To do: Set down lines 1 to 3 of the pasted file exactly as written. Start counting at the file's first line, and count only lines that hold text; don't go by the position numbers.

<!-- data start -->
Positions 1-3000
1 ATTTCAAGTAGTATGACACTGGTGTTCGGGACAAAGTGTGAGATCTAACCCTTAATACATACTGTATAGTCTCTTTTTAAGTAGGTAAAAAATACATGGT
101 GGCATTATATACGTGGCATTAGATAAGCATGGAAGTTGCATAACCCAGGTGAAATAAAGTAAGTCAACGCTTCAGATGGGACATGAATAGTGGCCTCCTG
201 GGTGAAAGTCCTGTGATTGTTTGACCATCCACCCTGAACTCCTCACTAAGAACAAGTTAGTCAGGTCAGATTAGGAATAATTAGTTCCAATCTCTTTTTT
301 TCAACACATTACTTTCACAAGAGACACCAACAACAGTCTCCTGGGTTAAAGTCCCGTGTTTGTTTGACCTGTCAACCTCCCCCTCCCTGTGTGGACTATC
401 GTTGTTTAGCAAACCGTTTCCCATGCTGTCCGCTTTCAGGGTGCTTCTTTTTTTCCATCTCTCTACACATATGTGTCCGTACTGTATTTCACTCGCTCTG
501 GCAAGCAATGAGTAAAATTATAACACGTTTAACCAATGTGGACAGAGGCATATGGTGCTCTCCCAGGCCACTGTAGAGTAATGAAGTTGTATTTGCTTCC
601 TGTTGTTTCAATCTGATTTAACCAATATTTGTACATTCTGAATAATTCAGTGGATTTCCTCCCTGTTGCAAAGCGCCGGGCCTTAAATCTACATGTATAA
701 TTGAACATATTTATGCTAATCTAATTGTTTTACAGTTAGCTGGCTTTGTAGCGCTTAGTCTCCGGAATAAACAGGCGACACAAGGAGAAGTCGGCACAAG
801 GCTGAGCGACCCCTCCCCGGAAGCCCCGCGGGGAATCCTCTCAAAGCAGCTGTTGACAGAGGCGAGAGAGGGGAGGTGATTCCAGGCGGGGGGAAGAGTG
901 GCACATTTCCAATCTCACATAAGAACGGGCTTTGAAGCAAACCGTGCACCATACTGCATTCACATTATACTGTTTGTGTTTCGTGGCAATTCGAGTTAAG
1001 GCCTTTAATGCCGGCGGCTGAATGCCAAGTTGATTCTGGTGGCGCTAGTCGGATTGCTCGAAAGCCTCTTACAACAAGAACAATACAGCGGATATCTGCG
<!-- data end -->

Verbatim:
Positions 1-3000
1 ATTTCAAGTAGTATGACACTGGTGTTCGGGACAAAGTGTGAGATCTAACCCTTAATACATACTGTATAGTCTCTTTTTAAGTAGGTAAAAAATACATGGT
101 GGCATTATATACGTGGCATTAGATAAGCATGGAAGTTGCATAACCCAGGTGAAATAAAGTAAGTCAACGCTTCAGATGGGACATGAATAGTGGCCTCCTG